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Underworld: Blood Wars Set Visit Part 1: The Werewolf Effects Shop

Underworld: Blood Wars

Back in December of last year, Dread Central visited Prague in the Czech Republic while the upcoming Underworld: Blood Wars was filming; and over the next few days we’ll be rolling out our reports from the set.

We’re kicking things off with our stop by the werewolf effects shop, where we learned how to turn a couple into an army, cutting down on the high cost of creating werewolves, and the importance of lubricants when it comes to committing acts of cinematic lycanthropy.

In this fifth installment of the Underworld franchise, everyone’s favorite band of militant werewolves, the lycans, are suiting up once more to go tooth and claw (and machine gun and sword) against the lethally stylish forces of vampirism. Are they practical, CG, or a bit of both?

“It’s a combination of all,” when it comes to the approach to creature effects techniques, according to Blood Wars director Anna Foerster (pictured below), who has an extensive background in visual effects on films such as Independence Day, Godzilla, and Pitch Black.

Underworld Blood wars 11 - Underworld: Blood Wars Set Visit Part 1: The Werewolf Effects Shop

This practical-digital hybrid approach is especially crucial for the film’s new werewolf baddie, Marius (Tobias Menzies): “For Marius, when he transforms, there’s a stage of… let’s say ‘warrior arousal’ when he just gets teeth and eyes — that’s the typical stuff we have seen before — just for him it’s a little bit different. He has those yellow eyes and a different look to him, but when general wolves are transformed all the way, they are the typical lycan you have seen in the movies, and we have suits which we are using for close-up work, like foreground stuff like people being wrestled out of frame and actual human contact with them. For wider shots or with more lycans or lycans on all fours running up a cliff or something, that would be CG lycans then. Specifically for Marius, when he transforms, I think there’s a little surprise because he’s not the lycan you have seen before. There’s a new design for him and a new idea on why he looks the way he does. When Marius transforms all the way, he is a CG creature.”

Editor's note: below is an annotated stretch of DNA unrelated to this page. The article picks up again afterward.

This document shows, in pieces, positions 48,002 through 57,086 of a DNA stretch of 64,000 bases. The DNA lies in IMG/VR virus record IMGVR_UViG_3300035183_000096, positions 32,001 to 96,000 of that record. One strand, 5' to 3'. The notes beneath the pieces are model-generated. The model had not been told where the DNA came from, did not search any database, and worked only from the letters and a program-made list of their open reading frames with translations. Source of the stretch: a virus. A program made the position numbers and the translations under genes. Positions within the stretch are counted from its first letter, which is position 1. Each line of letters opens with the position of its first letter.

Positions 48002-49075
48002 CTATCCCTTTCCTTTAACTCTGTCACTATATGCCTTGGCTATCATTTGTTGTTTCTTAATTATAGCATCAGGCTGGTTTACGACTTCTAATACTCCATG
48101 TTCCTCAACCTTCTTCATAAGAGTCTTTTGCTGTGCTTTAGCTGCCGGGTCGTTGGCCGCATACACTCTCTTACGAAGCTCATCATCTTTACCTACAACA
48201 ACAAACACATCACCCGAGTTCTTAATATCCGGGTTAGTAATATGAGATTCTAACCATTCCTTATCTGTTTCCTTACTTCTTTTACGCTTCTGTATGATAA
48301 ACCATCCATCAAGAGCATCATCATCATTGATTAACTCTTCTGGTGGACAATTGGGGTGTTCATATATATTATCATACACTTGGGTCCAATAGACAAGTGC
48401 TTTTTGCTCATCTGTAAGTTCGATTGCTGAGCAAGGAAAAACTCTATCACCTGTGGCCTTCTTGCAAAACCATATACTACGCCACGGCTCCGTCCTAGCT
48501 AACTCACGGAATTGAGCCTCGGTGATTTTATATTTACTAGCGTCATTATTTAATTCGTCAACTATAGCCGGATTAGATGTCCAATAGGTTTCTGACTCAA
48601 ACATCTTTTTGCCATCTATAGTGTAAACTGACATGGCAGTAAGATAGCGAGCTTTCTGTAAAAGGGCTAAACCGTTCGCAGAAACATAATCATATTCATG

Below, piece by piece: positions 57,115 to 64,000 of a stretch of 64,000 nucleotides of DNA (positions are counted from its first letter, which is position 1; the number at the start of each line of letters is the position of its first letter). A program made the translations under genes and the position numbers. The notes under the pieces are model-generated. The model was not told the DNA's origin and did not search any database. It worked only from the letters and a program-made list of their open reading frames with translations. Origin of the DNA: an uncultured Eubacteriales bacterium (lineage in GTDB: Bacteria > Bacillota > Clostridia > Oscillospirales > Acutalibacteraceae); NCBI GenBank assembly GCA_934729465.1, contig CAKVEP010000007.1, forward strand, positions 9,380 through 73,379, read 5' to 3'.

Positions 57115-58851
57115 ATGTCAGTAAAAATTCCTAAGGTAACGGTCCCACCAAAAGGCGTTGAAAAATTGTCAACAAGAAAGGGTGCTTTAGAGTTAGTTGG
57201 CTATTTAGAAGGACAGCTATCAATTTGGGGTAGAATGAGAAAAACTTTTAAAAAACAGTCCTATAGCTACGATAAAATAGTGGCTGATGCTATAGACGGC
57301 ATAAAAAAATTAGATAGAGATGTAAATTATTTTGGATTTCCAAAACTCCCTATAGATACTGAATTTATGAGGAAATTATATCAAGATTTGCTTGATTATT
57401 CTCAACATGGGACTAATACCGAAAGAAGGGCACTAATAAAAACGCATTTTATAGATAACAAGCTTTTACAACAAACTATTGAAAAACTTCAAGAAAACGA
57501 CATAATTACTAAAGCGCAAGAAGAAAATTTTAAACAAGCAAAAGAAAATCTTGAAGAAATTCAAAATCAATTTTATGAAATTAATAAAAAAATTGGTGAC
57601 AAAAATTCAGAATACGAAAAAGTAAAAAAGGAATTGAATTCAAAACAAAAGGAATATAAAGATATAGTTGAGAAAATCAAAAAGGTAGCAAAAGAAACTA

Serving on the practical front are two creature effects technicians new to the world of Underworld: Jack Firman (“Stranger Things,” Van Helsing) and Aina O’Kane (Iron Man 3, Pacific Rim). We visited them in the lycan effects lair and basked in the lupine grandeur. The obvious question was: Just how long does it take to transform a human into a lycan each day? According to O’Kane, it takes “maybe sixteen minutes – in the suits. With the heads on: twenty minutes.”

And about those heads, Firman explains: “The mechanical head just kind of has the snarl, upper and lower mouth, and the four-way jaw movement – up, down, side-to-side. That’s about it. And the hands have the finger-cup-like nail extensions… The design is actually pretty brilliant in the sense that it’s pretty easy for the guys to see and get around – for the most part. It works out pretty nice.”

While mobility might not be such an issue, what about the physical state of those poor professional skinwalkers? Firman grants, “They can get pretty warm.”

O’Kane further details the discomfort: “Imagine a wetsuit, a diving suit, and double or triple or quadruple the thickness of it. It doesn’t breathe…They sit in them all day, but we take the head off so they can entirely see and to breathe – and sometimes loosen up the back because they’re actually corseted in, so it gets, you know [sucks in stomach] hard to breathe a little bit; you’ve got to work on the breathing, so we loosen the back too.”